Sunday, June 12, 2011

A Great Place for a Seizure by Terry Tracy

As a woman also wearing the brand, "disabled," I was eager to read this book. It's a fictional tale, the life of a Chilean American girl whose life is dramatically changed forever at the age of 14. No, it's not drugs, alcohol, or divorce. It's epilepsy. Mischa is afflicted with seizures. They come out of nowhere, they are sometimes tiny and barely noticeable and other times, huge resulting in bruises, chipped teeth, appalled bystanders...
A Great Place for a Seizure"During that time every table corner was knife, the floor was a sledgehammer, and each step was a cliff.."
The book has an amazing start. I enjoyed the parts with Mischa as a young girl moving from Chile to America, visiting numerous doctors. I enjoyed her sarcasm about her affliction, her witty thoughts about a Frenchman coming up with petit mal and grand mal while eating pastries. I also liked how when first faced with prejudice regarding her condition, she stands up for herself. When told, "I think you should pull out of the race for student body president. You are epileptic and that would interfere with the job," she says she's running anyway...

Later, as an adult, she deals with people that either baby her after a seizure or look at her with disgust. At one place of employment, they even contemplate denying her health insurance. When she goes to college, her roommate reveals that "I was forewarned by the college. They wrote a letter asking me if I was comfortable having a roommate with a disability." 

Mischa doesn't feel she has a disability... this is rampant throughout the novel. It raises the question: What exactly is a disability and who has the right to brand others as having one?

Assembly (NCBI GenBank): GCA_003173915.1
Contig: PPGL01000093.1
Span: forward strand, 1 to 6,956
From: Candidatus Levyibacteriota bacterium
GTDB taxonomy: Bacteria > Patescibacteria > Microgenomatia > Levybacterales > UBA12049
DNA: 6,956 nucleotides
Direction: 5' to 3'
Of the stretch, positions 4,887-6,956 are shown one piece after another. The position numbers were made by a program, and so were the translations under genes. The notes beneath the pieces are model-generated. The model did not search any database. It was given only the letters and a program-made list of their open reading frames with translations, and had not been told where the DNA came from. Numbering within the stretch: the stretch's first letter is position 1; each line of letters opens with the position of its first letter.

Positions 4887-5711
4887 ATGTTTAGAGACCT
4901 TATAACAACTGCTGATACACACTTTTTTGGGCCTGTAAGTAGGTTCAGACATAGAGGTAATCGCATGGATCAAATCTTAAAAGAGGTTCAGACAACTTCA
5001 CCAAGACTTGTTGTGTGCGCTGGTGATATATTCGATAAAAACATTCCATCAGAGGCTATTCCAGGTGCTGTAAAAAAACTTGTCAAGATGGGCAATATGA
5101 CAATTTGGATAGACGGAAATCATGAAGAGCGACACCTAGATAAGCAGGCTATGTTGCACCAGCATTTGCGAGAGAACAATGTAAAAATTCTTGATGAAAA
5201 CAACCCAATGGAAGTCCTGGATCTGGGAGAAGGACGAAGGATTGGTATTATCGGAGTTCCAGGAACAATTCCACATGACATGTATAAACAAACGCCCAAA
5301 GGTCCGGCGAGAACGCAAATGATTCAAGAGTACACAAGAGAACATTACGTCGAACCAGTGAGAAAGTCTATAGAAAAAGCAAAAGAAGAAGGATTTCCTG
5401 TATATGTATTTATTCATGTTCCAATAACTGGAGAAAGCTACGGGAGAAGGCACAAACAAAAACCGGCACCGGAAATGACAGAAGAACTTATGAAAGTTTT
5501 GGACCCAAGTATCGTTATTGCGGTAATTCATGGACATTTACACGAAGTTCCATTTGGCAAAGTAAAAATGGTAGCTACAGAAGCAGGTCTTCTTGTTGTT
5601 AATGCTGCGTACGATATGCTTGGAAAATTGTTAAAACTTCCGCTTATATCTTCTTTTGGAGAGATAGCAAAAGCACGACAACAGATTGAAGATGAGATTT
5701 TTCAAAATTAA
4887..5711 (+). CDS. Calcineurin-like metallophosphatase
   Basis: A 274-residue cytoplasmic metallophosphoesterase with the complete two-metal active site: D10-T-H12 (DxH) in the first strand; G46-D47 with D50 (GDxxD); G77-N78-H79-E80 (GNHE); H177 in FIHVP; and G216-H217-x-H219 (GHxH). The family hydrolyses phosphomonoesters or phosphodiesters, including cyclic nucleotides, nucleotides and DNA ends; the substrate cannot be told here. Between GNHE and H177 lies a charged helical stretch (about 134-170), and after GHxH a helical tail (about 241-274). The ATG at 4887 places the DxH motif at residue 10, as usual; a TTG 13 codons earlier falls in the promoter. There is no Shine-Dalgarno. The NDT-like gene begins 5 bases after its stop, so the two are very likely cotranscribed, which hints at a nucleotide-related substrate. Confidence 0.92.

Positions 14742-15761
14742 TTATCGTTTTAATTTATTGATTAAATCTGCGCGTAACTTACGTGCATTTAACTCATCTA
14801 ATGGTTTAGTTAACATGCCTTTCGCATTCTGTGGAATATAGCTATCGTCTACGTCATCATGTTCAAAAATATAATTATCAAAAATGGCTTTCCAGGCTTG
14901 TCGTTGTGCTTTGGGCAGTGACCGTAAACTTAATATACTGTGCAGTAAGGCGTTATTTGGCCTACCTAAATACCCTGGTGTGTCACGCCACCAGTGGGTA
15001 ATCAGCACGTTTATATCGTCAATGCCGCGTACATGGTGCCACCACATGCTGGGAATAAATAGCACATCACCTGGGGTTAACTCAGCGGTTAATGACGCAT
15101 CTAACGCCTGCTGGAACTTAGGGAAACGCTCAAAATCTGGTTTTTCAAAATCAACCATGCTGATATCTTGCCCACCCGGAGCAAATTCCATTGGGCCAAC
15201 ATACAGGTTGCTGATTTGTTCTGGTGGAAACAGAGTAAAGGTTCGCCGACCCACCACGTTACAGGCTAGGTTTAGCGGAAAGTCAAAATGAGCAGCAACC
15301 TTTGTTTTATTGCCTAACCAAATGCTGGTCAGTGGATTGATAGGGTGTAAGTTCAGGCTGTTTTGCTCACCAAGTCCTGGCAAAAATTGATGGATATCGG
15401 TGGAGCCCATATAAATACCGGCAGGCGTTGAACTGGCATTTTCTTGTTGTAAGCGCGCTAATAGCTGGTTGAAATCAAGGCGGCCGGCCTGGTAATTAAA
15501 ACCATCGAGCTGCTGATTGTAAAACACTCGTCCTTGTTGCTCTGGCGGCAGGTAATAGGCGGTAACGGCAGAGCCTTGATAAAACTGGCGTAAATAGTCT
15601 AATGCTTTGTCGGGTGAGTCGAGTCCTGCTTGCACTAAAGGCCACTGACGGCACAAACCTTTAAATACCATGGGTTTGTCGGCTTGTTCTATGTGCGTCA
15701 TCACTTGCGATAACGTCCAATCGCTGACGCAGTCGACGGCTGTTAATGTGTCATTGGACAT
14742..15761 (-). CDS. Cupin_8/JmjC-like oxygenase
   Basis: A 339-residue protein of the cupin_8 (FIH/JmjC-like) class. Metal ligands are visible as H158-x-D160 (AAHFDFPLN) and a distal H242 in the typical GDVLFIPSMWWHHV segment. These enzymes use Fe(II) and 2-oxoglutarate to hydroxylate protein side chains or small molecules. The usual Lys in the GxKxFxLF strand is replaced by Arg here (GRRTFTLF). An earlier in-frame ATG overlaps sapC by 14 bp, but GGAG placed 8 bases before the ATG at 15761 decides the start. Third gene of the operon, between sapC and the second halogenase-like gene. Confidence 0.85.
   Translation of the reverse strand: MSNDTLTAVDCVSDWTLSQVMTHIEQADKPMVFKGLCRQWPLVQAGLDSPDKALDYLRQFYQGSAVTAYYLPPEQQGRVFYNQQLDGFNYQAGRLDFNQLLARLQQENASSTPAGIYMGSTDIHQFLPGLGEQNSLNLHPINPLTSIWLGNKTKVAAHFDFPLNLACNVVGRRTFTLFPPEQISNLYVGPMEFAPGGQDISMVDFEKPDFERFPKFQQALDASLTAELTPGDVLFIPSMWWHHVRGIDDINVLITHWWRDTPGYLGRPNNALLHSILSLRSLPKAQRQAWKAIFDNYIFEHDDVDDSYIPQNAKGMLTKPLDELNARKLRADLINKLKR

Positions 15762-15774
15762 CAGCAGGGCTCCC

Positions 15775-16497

Mischa carries on with life, however, she has romances, deals with the death of her mother, travels to Guatemala, England, works with a former president.... 

I have some quibbles, however: 1. For some reason, the writing style suddenly becomes a LOT of telling rather than showing once it reaches the point where Mischa is working with a former president. When she starts work for a human rights organization, it gets pretty bad with that. LOTS of explaining, little experiencing. Up till this point, it was great. 2. Characters I couldn't care less about began entering the book. Examples: A priest that likes barbecue. Clarissa and Christopher... I didn't feel they impacted the novel enough to be included. There is paragraphs about these people and I was like, "why?" 

Thus, three stars. I liked it, especially the parts about life with epilepsy, the incompetence of doctors just switching her from medication to medication, the risks of having seizures anytime anyplace, the reactions from those around her. I found it very enlightening.

I recieved this in ebook format from the author.

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